Tuesday, April 22, 2008

Rambus wins -- who loses?

The Court of Appeals overturned the Federal Trade Commission antitrust sanctions against Rambus, which in turn overturned an earlier FTC administrative law judge who ruled in favor of Rambus. The whole issue was whether Rambus was honest about its patents in a timely fashion while JEDEC was making a RDRAM standard.

The case of Rambus and its IP strategies are among the most controversial issue in IP and standards. I would say “among” only because as with certain other topics, only one side of the story tends to get reported and many would just as soon see the company lynched. Rambus did win one trial alleging patent infringement by big vendors, who never really wanted to pay royalties.

Even for those (few) who sympathize with Rambus, the ruling has the unfortunate effect of introducing turmoil into many aspects of IP and standardization. The Rambus decision was previously a bright line that SDO managers (and participants) could count on. Now, we need to see whether Rambus’ escape is merely a process issue (JEDEC left a loophole that meant Rambus couldn’t be punished) or if it sets a more general precedent — theoretical or practical — that makes it impossible for SDOs to prevent gaming of the system.

Perhaps the 1995 case that Dell settled would be the precedent for now. My sense is that absent FTC v. Rambus we will need a new legal decision (or administrative act upheld by a court) to set the boundaries of gaming the system. There have been very few cases on this issue that have gone to trial in the past 15 years, so it might be another 5 years before we get a controlling precedent. That uncertainty would be good for law firm billable hours but bad for everyone else.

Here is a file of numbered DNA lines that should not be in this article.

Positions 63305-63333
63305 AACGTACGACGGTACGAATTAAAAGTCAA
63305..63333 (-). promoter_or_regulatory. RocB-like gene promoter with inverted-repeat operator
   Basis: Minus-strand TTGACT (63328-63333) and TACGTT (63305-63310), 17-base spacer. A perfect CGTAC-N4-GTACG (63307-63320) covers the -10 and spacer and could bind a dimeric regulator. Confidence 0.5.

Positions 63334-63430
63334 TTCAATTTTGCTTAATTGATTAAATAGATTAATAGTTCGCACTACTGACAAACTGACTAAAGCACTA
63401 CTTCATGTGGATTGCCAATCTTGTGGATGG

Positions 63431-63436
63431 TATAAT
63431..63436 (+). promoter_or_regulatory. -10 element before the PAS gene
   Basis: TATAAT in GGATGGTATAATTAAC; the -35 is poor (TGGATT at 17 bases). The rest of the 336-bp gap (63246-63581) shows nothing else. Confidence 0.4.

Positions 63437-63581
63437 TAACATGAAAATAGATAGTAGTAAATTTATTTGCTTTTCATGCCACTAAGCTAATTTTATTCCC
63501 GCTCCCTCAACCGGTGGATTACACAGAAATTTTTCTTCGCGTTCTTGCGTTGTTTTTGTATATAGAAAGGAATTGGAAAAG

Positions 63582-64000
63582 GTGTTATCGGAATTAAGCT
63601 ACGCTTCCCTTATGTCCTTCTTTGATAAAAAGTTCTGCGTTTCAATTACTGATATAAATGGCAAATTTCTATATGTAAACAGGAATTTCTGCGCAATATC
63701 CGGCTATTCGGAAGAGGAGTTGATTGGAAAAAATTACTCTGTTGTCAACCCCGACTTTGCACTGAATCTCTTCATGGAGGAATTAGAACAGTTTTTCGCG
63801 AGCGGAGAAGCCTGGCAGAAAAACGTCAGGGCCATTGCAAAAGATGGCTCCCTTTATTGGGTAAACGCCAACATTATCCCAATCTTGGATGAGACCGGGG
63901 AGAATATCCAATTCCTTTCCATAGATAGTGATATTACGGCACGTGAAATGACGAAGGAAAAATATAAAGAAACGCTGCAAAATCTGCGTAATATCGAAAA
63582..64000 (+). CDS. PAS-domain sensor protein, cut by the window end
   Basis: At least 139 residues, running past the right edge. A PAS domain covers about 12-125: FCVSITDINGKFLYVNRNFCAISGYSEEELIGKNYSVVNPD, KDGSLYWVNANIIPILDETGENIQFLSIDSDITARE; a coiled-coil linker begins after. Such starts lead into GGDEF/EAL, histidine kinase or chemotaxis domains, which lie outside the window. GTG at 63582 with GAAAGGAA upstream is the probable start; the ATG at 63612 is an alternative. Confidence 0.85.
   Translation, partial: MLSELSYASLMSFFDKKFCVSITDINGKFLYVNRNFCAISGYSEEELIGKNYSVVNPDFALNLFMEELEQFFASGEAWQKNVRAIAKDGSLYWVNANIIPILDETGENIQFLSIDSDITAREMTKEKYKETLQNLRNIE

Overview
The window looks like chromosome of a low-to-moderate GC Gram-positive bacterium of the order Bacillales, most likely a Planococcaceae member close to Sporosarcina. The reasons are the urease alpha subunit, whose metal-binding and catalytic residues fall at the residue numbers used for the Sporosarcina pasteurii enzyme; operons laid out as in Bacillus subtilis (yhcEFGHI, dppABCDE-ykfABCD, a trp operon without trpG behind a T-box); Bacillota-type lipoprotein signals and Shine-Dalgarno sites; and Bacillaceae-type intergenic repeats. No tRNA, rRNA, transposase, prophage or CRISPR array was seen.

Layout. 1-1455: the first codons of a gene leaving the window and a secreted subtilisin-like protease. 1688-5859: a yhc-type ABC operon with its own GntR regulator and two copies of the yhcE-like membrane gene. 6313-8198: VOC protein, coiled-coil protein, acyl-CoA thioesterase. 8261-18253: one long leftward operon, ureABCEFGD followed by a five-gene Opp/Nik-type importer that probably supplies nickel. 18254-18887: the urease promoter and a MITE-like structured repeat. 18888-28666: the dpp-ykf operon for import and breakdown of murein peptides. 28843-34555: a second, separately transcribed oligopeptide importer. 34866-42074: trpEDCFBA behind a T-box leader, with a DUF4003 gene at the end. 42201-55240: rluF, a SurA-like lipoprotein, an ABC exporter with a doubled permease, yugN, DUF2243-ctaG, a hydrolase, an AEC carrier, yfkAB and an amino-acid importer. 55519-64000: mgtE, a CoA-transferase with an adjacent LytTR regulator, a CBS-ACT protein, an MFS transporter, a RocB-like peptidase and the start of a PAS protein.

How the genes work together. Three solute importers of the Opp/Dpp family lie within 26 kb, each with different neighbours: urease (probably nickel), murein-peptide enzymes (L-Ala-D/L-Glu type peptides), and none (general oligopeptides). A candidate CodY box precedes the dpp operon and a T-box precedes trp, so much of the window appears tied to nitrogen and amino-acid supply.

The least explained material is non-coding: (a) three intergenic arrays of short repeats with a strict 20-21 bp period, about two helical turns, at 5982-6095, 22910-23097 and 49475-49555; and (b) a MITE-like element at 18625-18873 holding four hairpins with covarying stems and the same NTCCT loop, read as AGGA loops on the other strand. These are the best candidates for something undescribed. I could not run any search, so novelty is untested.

pk de cville said...


Why don't you read sworn testimony in a few trial transcripts, and even the appellate decision you're commenting on?

You, like others in the know, have been co-opted by a huge, long-running misinformation campaign run out of Idaho.

If you review the facts and the testimony, you'll come across two nuggets from the recent trial in San Jose:

1 - Micron/Hynix's team did not have ONE witness who could testify under oath to a single fraudulent act or behavior by Rambus.

2 - The jury took less than 150 minutes to find for Rambus in every nook and cranny of their jury form.

And finally, now that the FTC gassiness has been eliminated, followed soon by the travesty in Richmond under Judge Payne, you'll witness the widening realization that the thugs were the guys from Idaho, not California.

Joel West said...

You kinda missed the point. I am siding with Rambus more than almost anyone else in the standards community.

Although you raise a good point, this is not intended to become a blog for stock touts.